This month’s newsletter includes the following articles: a recent offer from HMRC to help you to file any outstanding tax returns, changes to the rules regarding loan deductions for IHT, details of a new HMRC taskforce targeting holiday businesses and an interesting summary of HMRC’s accounts for 2012-13.
HMRC’s “My Tax Return Catch Up” campaign
If you have been sent a tax return for any tax year up to 5 April 2012, and it has not been submitted, you may want to consider taking part in this campaign.
In a nut-shell HMRC are offering to look kindly on any penalties chargeable, as a result of late filing or late payment of any taxes due, as long as you submit all outstanding returns and pay any taxes shown to be payable.
To take part in this offer is fairly straight forward:
There is a deadline you need to consider; you must complete all of the three stages set out above by 15 October 2013.
HMRC have offered to consider extended payment plans if your individual circumstances warrant this requirement.
Of course it may be that you are due tax refunds for certain years, and this will be determined when your returns are completed, in which case HMRC will make appropriate refunds to you. However, any refunds of tax for 2008-09 and earlier are time barred and cannot be repaid unless you have received an estimated determination of taxes due within the last twelve months, and this is greater than the tax found to be due.
Deductions for loans against Inheritance Tax (IHT)
Generally speaking, debts of a person’s estate are deductible for IHT purposes – though there are some circumstances where specific debts cannot be deducted such as where the deceased had previously made a gift to the person who made the loan. Following this year’s Finance Act, which became law on 17 July, there are several changes affecting deaths on or after that date.
The changes will affect deductions for debt in the following ways:
HMRC sets up a further task force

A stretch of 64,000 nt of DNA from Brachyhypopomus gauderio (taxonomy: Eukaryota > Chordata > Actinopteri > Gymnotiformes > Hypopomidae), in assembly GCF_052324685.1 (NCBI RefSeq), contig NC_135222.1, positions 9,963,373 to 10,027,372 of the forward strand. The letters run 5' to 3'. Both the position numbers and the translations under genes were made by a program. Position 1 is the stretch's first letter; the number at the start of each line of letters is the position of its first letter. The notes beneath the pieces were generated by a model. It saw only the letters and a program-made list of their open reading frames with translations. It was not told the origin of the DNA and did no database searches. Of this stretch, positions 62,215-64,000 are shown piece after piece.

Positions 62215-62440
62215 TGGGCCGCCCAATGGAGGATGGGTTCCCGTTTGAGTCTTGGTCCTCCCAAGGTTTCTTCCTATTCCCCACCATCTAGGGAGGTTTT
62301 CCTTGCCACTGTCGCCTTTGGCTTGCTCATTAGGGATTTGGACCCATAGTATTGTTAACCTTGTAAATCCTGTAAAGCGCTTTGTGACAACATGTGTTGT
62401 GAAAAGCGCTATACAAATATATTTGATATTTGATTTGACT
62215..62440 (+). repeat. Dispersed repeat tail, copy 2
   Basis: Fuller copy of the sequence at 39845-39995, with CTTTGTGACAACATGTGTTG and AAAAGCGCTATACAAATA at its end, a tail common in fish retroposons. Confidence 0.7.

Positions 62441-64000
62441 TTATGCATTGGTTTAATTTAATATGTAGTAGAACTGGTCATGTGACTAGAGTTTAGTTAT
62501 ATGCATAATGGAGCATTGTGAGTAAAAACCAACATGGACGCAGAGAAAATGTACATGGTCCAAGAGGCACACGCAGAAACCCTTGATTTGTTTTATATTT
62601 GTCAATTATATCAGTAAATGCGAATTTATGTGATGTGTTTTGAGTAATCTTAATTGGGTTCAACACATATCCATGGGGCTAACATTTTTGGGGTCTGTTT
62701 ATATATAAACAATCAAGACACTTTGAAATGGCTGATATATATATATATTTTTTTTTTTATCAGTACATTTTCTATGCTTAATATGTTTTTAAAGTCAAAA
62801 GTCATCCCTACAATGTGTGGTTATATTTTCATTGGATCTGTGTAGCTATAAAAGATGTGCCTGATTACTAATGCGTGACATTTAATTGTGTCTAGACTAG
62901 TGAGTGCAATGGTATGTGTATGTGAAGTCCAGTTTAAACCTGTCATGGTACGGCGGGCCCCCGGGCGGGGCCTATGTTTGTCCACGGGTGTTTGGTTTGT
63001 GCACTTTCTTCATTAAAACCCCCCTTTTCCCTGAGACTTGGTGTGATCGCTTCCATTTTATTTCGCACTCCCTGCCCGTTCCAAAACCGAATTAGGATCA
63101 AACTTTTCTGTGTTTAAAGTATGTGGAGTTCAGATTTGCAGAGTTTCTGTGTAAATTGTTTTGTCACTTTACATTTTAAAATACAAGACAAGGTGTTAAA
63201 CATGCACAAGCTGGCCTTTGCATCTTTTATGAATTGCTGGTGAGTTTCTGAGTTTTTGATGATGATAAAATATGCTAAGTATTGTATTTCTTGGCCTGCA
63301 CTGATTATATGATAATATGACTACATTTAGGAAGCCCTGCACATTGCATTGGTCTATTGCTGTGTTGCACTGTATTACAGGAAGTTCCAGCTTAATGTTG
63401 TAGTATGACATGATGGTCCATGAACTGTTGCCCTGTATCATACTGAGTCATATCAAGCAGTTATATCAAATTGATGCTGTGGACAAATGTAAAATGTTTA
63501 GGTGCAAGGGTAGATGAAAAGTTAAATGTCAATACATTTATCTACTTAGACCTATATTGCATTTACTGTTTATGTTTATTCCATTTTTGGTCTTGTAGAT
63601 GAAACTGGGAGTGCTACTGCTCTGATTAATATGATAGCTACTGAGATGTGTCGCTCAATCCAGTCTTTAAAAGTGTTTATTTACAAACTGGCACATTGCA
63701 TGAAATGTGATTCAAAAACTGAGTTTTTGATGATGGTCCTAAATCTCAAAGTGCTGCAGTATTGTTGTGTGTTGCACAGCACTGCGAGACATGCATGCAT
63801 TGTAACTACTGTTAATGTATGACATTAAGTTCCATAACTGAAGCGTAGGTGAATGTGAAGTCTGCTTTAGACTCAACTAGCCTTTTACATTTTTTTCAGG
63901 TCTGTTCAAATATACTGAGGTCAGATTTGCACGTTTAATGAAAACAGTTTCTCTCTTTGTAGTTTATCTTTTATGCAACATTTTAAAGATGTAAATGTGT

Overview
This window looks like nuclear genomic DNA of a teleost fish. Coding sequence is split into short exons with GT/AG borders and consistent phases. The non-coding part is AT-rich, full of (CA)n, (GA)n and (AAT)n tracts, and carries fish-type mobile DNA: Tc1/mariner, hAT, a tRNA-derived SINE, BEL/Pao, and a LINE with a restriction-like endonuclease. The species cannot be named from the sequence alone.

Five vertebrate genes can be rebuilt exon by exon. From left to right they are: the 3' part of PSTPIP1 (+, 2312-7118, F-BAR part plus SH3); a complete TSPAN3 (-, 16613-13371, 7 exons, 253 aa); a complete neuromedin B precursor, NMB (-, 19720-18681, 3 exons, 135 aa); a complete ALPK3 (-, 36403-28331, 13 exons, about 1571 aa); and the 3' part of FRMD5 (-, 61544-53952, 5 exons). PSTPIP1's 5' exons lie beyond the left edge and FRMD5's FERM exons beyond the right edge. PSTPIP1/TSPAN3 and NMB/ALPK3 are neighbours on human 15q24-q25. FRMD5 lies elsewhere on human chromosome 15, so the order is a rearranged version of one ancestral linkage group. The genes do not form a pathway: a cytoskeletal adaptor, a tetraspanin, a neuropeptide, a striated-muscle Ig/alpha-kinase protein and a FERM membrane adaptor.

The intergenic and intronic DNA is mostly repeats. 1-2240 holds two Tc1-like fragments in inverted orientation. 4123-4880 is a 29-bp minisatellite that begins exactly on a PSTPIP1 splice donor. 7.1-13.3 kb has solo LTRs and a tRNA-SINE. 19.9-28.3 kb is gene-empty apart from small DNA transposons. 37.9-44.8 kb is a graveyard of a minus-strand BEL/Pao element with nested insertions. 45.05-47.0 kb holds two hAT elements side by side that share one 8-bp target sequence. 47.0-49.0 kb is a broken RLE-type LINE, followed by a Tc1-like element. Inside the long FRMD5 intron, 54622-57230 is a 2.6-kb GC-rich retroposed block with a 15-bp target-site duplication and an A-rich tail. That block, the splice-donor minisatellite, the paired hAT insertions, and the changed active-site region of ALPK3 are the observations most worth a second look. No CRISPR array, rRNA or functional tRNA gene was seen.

Holiday businesses in Devon, Cornwall, North Wales, the Lake District and Blackpool area beware: the taxman has set up a further task force to seek out and bring to account business owners who are not declaring the correct information on their tax returns.
The taskforces are trained to focus on particular business sectors and may have some flexibility regarding the level of penalties they levy – this is likely to depend on how co-operative the defaulting tax payer is during their investigation.
It would be sensible for holiday businesses to get their house in order.
HMRC will be interested in a range of compliance activity and taxes. For example:
Committee of Public Accounts comments on HMRC 2012-13 numbers
We thought readers might be interested to see how well HMRC have done in the last year, collecting our taxes and tackling fraud.
The following statement is reproduced from Parliament’s website and was made by The Rt Hon Margaret Hodge MP, Chair of the Committee of Public Accounts, on 2 July 2013.
“These accounts give us a mixed picture. One of the most startling figures is the tax gap for VAT, which HMRC estimates at £9.6 billion. That is a huge amount of money – 10% of the VAT that should be collected and a third of the overall tax gap. Yet despite some progress, HMRC still does not comprehensively check all VAT returns and its response to the emerging threat from online trading has been far too slow.
I welcome the progress HMRC is making in tackling fraud and error in the tax credit system, but with £2 billion in overpayments last year it still has a long way to go. And the personal tax credit debt balance is going up, not down. It now stands at £4.8bn, over £1bn greater than the target HMRC hopes to meet by the end of March 2015.
HMRC met its target to operate a normal PAYE service by March 2013, following previous problems. But it had to forego £953.3 million of tax in the process and there remain questions about its capacity to handle in year changes to taxpayer records. I also have concerns about HMRC’s Real Time Information system (RTI), which has been rolled out before being fully tested. HMRC has chosen not to add in contingency for significant extra costs or measures to deal with major technical failure. This is worrying as the current cost of RTI is already expected to be £115.5m more than originally planned. HMRC is leaving itself exposed, which could be a real concern for DWP as Universal Credit relies on RTI.
HMRC is responsible for collecting all the tax due. It must do more to crack down on tax avoidance. And it needs to put taxpayers – the customer – at the heart of its services.”
Tax Diary August/September 2013